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   Tying Up Loose Ends
   1 John 5:13-21
Sunday School,  September 13, 2015
There are five truths presented in this passage that form a summary for the first epistle of John. All five are important in the Christian life - 1) Eternal life, 2) Answered prayer, 3) Victory over sin, 4) Our relationship to God and 5) a reaffirmation that Jesus Christ is the true God. In the midst, the assurance of the believer's salvation is emphasized. Those who know for certain that they belong to God and have everlasting life believe that Jesus is the Christ, love all others who believe that Jesus is the Christ, obey the Word of God, have overcome the world, have their prayers answered, do not live in continuous sin and have the evidence of the divine nature within them affirming their relationship with God.

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   The Witness of God
   1 John 5:6-12
Sunday School,  September 6, 2015
"Witness" is the key word for this session and the object of the witness is Jesus Christ, affirming that He is God. Verse 8 declares that there are three that bear witness in earth - the Spirit, the water, and the blood. This passage was very important to the Christians during John's ministry because there were many false prophets claiming that Jesus was merely a man on whom "the Christ" came when He was baptized and that His divine nature left Him prior to Calvary. If Jesus did not possess His divine nature at the time of his death, He would not have conquered sin and death on our behalf. In the midst of these three witnesses, God provided a witness at Christ's baptism at the beginning of His earthly ministry and at His death at the end of His earthly ministry.

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   Overcomers in Christ
   1 John 5:1-5
Sunday School,  August 30, 2015
All who are born of God live in a godless world and therefore will face formidable obstacles in an attempt to accomplish the purpose of our creation and salvation. Many have found it much easier to drift with the world, to do their own thing instead of obeying God. Some even think that they can be worldly Christians, doing everything the unsaved crowd does and seeing nothing wrong with it. When a person becomes a Christian, he is a believer in Christ, born of God, justified by faith, given eternal life and washed in the blood of the Lamb. One who is truly born of God loves God's Word, believes His Word and obeys His Word. Today's text will make it clear whether you are an overcomer or deceived by the enemy of our souls. You can be an overcomer today, tomorrow and forever.

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   Salvation by Grace Alone - What Are You Trusting?
   1 John 5:1-5
Sunday School,  August 23, 2015
What kind of FAITH saves? What are ways we make ourselves liars? What are ways we make God a liar? If God says you can't earn eternal life but wants to give it to you does it make any sense to try to earn it?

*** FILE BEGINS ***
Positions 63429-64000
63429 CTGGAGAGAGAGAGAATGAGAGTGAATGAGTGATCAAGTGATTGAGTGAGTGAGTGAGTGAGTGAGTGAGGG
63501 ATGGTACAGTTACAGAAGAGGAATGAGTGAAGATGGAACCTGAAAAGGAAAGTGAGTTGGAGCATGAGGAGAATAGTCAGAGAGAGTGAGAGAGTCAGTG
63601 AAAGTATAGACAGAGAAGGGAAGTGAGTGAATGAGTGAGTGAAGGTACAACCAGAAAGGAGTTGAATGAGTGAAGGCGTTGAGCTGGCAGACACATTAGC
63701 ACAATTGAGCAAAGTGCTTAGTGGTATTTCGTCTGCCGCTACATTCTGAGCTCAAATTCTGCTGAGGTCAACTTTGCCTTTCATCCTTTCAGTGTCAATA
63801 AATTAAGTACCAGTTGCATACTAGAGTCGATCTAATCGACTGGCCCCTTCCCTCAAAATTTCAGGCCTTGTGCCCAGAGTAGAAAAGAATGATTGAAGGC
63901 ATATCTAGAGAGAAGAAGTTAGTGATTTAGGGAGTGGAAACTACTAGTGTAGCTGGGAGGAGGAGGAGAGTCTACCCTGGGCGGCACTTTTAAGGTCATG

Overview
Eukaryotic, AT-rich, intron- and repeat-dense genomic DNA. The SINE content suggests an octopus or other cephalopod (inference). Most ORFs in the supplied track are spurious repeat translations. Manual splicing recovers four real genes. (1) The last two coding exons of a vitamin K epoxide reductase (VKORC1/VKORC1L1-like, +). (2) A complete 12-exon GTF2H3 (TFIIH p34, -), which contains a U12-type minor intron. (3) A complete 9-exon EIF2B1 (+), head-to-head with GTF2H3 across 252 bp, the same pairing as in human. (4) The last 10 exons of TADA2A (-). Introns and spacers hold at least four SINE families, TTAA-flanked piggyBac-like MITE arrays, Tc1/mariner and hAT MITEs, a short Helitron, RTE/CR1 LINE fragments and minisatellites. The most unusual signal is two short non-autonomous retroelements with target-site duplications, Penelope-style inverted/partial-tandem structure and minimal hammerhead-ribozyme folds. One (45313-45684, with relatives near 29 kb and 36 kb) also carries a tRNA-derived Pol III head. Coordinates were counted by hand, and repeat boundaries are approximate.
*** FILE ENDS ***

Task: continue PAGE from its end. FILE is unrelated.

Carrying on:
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   Love Because Love Is from God
   1 John 4:7-21
Sunday School,  August 16, 2015
For the third and climactic time in 1 John, John urges us as believers to love one another. The focus of this passage is on the reason John uses: "for love is from God." The message seeks to define what love is, explain what it looks like in real life, and really delve into the text to see what it means that "love is from God."

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   Antichrists vs. the Anointing of the Spirit
   1 John 2:18-27
Sunday School,  July 12, 2015
Our anointing is our defense against the perversion of the antichrists.

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   Our Sinful World
   1 John 2:15-17
Sunday School,  June 28, 2015
So many sermons have been preached on this text and youth pastors have used it over and over again with their young people and yet there is usually one thing missing. It is seldom mentioned what the world is and if there is an explanation, it usually boils down to behavior instead of belief, activities as opposed to a system or philosophy. We are told not to love the world and yet we are told in Scripture that God loves the world of people and sent His Son to save it (John 3:16; 4:42; 6:51; I John 2:2). Obviously, there are some different shades of meaning as to what the word "world" means and John provides more than one sense in his writings

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   The World and Us: There Is a Difference
   1 John 2:3-15
Sunday School,  June 21, 2015
Christians are constantly being pressured to fit in with the ways of the world around us. Even worse, many people who claim to be in fellowship with God criticize those who desire to live holy lives according to God's word. But these pressures are not new. God allowed John to address the same need in his day with a resounding message: you cannot walk in the dark and have fellowship with God in the light. In the first part of chapter 2, he gives us two specific characteristics of those who are truly in fellowship with God.

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   The Prohibition of Sin
   1 John 2:1-2
Sunday School,  June 14, 2015